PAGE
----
Lebanese and Iranian media: Rouhani celebrates Hezbollah "jihad"

  • Lebanese and Iranian media: Rouhani celebrates Hezbollah "jihad"
  • Hamas renews attacks on journalists, shutters three news outlets
  • Controversy engulfs Palestinian Fatah after Facebook posts celebrating mass terrorist as "brave prisoner"
  • Hezbollah chief: only surprise about being blacklisted by Europe is that it took this long


What we’re watching today: 


  • Lebanese and Iranian media outlets are reporting on a cable from Iranian President-elect Hassan Rouhani to Hezbollah supporting the Iran-backed terror group and praising it for waging "jihad" against Israel. Rouhani declared that the group and its chief Hassan Nasrallah were "the hope of the Lebanese and Palestinian people for victory against Israel,” according to a source who spoke to Naharnet. The statements are in line with previous expressions of support for the Iran-backed terror group by the Iranian president-elect. Iranian lawmakers have stressed that Rouhani would deepen Tehran's policy of supporting the Bashar al-Assad regime in Syria, which with Hezbollah support has succeeded in recent weeks in eroding two years of opposition gains, and that Rouhani's administration would seek to reinforce the regime's ideology domestically and internationally. Iranian conservatives this week rallied in support of Rouhani and in anticipation of his August 4 inauguration.


  • Hamas on Thursday deepened its campaign against journalists operating in the Gaza Strip, which the Palestinian terror group controls and over which it has tried to exert increasingly authoritarian rule. Three media companies, including the Saudi-owned Al Arabiya television station and the Palestinian news agency Ma'an, were shuttered. Employees of the organizations reported that armed Hamas officers had conducted the raids on the basis of an attorney general order. Hamas has long been criticized for attempting to stifle journalistic freedom and for directly endangering journalists. A 2011 incident saw several journalists beaten and harassed for coverage critical of the Palestinian faction. Hamas has also attempted to disguise terrorists as reporters and has used media facilities to launch rockets at Israeli civilians.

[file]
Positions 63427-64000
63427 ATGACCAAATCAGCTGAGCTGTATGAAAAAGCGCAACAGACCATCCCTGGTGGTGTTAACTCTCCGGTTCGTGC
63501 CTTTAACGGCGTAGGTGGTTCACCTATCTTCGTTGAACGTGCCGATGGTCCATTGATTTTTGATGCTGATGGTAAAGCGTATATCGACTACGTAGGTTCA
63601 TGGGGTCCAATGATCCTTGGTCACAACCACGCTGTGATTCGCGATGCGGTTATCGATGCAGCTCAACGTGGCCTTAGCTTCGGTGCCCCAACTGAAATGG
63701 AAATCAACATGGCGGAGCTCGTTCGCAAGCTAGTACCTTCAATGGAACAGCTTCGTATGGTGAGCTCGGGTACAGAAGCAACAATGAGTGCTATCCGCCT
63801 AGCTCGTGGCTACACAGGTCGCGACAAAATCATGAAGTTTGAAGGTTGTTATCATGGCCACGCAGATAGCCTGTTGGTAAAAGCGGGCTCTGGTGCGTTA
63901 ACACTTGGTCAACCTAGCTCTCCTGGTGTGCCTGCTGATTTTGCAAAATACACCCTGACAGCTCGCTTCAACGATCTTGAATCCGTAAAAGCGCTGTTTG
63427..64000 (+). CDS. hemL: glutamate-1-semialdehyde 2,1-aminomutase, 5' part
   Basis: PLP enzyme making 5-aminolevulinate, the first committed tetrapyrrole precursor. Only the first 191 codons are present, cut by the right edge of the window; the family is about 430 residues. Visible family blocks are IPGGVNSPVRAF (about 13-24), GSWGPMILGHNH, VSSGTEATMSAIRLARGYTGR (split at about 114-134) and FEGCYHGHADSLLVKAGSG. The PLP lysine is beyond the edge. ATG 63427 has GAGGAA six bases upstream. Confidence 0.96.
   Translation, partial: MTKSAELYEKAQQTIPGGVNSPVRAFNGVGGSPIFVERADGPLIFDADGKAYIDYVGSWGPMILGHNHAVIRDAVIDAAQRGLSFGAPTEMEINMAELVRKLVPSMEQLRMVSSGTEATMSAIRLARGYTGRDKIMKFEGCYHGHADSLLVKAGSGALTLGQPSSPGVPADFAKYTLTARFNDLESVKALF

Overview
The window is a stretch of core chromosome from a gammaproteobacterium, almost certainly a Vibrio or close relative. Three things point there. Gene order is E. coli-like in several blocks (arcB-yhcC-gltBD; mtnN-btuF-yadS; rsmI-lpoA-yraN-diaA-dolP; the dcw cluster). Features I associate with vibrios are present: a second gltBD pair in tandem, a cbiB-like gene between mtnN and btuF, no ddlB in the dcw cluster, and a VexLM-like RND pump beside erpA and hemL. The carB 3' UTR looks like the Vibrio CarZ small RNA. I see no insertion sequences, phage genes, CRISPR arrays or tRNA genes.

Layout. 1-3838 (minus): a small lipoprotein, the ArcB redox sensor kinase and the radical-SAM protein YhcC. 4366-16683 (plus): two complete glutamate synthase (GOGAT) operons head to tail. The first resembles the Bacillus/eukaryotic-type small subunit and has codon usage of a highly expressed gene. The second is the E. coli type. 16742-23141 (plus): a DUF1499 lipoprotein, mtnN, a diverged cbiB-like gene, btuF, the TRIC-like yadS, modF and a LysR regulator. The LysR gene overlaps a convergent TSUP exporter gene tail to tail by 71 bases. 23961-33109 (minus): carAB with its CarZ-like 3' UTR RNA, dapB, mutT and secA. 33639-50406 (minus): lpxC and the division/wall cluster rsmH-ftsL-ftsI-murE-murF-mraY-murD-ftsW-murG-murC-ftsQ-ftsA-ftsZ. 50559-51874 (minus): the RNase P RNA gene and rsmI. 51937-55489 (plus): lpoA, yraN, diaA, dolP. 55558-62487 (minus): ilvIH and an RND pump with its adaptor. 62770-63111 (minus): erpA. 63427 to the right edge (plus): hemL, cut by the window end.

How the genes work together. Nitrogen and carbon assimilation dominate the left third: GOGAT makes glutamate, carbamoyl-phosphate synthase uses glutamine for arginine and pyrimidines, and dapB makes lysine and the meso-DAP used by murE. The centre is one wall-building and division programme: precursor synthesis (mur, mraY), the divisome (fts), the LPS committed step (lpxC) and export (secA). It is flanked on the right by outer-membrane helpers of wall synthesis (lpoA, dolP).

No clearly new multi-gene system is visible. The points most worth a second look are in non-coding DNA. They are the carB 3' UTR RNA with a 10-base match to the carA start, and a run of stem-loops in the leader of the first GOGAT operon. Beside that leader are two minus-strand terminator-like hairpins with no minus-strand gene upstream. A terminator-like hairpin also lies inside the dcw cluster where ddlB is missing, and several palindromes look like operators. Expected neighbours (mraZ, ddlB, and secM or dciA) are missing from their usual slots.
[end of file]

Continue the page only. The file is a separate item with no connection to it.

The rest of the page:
• A report by a watchdog group on renewed Palestinian incitement has sparked a debate over the capacity and willingness of Palestinian officials in general, and of the Fatah faction of Palestinian Authority (PA) President Mahmoud Abbas specifically, to make peace with Israel. Fox News reports on the controversy, which erupted after Palestinian Media Watch called attention to social media posts glorifying terrorists who murdered scores of Israelis, and were posted on the official Facebook page of the Enlistment and Organization Commission of Fatah. A picture posted to the page glorifies Abdallah Barghouti, who prepared bombs that killed 67 Israeli civilians across almost half a dozen terror attacks, as a "brave prisoner." The incident comes days after revelations that Abbas had described another Palestinian terrorist as a "pure soul." U.S. officials including President Obama have repeatedly condemned Palestinian incitement to violence as a critical barrier to successfully negotiating peace between the Israelis and the Palestinians. Concerns over incitement stretch back to the early days of the Israeli-Palestinian peace process, and observers have linked Palestinian intransigence and violence to lack of progress in the arena. A 2000 speech by Congressman Eliot Engel linked burgeoning violence to incitement by then-Palestinian President Yasser Arafat, noting that "The violent Palestinian riots we are witnessing today and for the past several days... result directly from the fact that Yasir Arafat did not prepare his people for peace."


  • Hezbollah chief Hassan Nasrallah on Wednesday brushed aside a recent European Union decision to blacklist the military wing of his Iran-backed group as a terrorist organization, telling a Hezbollah-controlled television station that he was only surprised that it "had taken so long" for Western leaders to issue the designation. Other Hezbollah figures were less circumspect, with Hezbollah's head of international relations Ammar Moussawi lashing out against the Europeans and describing the E.U.'s decision as an "insult because it equates resistance with terrorism." The E.U. decision came after intelligence was presented in European capitals describing in detail Hezbollah's campaign to target and murder civilians across the Continent and demonstrating the group's responsibility for a July 2012 bus bombing in Burgas, Bulgaria that killed six. Today Bulgarian investigators released more details about the bombing, to which they had previously linked Hezbollah, including the identities of the suspects. The Western-backed, anti-Syrian March 14 coalition issued a statement blasting Hezbollah for activities beyond Lebanon's borders, linking those activities to the European designation, and calling the group to "return to Lebanon under Lebanon's conditions... and to hand its weapons to the Lebanese Armed Forces and immediately withdraw from Syria." Hezbollah militarily controls southern Lebanon and has thus far refused to cede sovereignty to Beirut.

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